Digital marketing startup Metigy placed in administration with the loss of 75 jobs – Startup Daily

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News » Topics » Business » Digital marketing startup Metigy placed in administration with the loss of 75 jobs
Its collapse comes just 20 months after the business raised $20 million in a Series B round led by Cygnet Capital amid ambitions to go global.
Sydney insolvency and restructuring firm Cathro & Partners were reportedly handed control of the business on Friday, July 29.
Metigy’s Twitter account took a sanguine view on Monday morning, perhaps before the company’s 75 staff were informed on the news.
New week, new month, what are your tips for keeping calm on a Monday? 🚀📓☕
— Metigy (@metigy) July 31, 2022

Metigy was founded in 2015 by former We Are Social managing partner David Fairfull, and Johnson Lin, with the aim of giving small businesses access to the same data and strategic insights driving some of the world’s greatest marketing teams.
The platform offers real-time data from social and digital advertising channels into easy-to-understand insights and recommendations.
Fairfull, the company’s CEO, said that the time of its $20 million raise that: “half of all small businesses fail within the first two years, and marketing — or a lack of effective marketing — is always one of the key reasons.”
Metigy’s backers included Regal Funds Management, OC Funds, Five V Venture Capital, and Thorney, which added to early-stage investments from Cygnet, CP Ventures and We Are Social.
The reasons behind the demise of Metigy are unknown. As recently as May, the company’s PR firm was touting company executives for commentary. The PR firm did not respond to Startup Daily’s request for comment.
Metigy did not respond to Startup Daily’s request for comment after the site’s chatbot sought more details.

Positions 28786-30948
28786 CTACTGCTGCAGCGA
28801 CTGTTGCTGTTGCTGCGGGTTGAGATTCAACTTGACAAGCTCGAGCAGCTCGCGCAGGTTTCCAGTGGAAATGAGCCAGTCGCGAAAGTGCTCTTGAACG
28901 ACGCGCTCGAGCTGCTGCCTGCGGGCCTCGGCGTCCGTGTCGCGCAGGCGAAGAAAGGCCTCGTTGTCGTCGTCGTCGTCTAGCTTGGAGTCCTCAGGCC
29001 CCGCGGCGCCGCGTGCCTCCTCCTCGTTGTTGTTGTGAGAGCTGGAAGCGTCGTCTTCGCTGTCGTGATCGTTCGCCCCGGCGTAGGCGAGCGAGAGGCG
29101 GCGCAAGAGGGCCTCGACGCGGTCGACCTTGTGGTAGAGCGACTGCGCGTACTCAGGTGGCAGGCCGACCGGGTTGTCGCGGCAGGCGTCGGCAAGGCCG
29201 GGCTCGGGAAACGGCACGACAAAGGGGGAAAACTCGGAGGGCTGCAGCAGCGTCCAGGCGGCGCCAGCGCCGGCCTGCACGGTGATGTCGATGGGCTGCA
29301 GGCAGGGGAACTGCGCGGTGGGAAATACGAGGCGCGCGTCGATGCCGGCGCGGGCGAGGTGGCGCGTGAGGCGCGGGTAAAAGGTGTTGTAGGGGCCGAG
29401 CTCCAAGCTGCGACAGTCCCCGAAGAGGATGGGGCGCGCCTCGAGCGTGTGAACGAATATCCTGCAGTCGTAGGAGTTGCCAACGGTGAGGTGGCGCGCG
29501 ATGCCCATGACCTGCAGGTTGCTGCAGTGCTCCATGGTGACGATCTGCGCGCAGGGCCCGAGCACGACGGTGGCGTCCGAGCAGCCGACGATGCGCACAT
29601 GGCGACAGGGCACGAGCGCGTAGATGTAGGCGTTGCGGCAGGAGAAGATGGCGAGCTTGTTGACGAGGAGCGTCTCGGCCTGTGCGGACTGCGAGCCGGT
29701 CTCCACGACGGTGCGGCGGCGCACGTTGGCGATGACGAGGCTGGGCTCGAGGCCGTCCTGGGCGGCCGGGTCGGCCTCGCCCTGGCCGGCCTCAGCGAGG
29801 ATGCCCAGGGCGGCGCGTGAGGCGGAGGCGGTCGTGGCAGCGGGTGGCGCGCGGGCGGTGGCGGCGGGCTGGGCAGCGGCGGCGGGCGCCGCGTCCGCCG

Cathro & Partners did not respond to Startup Daily’s request for comment.
While the Metigy website still says “We’re hiring!” many of company’s employees took to LinkedIn to express their sadness and shock at the company’s sudden demise and begin the hunt for new jobs.
Metigy’s product team leader Akhila Bhatt said she didn’t expect to weeks ago that she’d be writing that the business was in administration.
“All of us employees were informed today and we are shell-shocked to say the least,” she wrote.
“It’s heartbreaking to have our journey cut short so early, when I could see that we were turning a corner with the product in the last few months and what was coming up in the next few months.”
Lawyer Myra Beal, who left legal firm Herbert Smith Freehills less than 12 months ago to become Metigy’s Chief of Staff and General Counsel, said: “My heart breaks for the 75 amazing and talented employees that have been let down today. If you are a tech company looking for great talent please reach out to me directly to discuss further. I can arrange introductions to members of our team and provide further information as required.”
Clare Riley, who joined Metigy 20 months ago, was about to take on a new role leading the company’s branding and communications.
“Today I’m unemployed, along with my 75 brilliant colleagues 💔 We’re pretty shell-shocked,” she wrote.
“It’s not because we didn’t care enough or because we did a bad job or the market conditions weren’t in our favour – and that will always be the toughest thing to deal with when you work as hard as we did.
“I am beyond grateful to have met this group of people who I now call friends and I’m so sad that we don’t get to continue on this rollercoaster together. My heart is always in startup land regardless of how hard it gets. It’s an experience that teaches us so much about ourselves and I will always choose it.”
Metigy’s slide into administration follows in the footsteps Sydney proptech startup Yabonza, which last week placed in the hands of administrators after running out of capital, having raised more than $15 million over five years. 
Simon is editor of Startup Daily and host of the Startup Daily show, 2-2.40pm weekdays, on the business streaming service
He was previously Associate Editor of Business Insider Australia and before that a full-time restaurant critic, editor of The Good Food Guide, and a newspaper proprietor, having spent far too long in journalism and publishing.
He’s also an investor in early stage startups.
He chaired industry lobby group Australian Business Ltd’s (now the NSW Business Chamber) environment committee during the Kyoto agreement era, back when mining execs were worried about cow farts.
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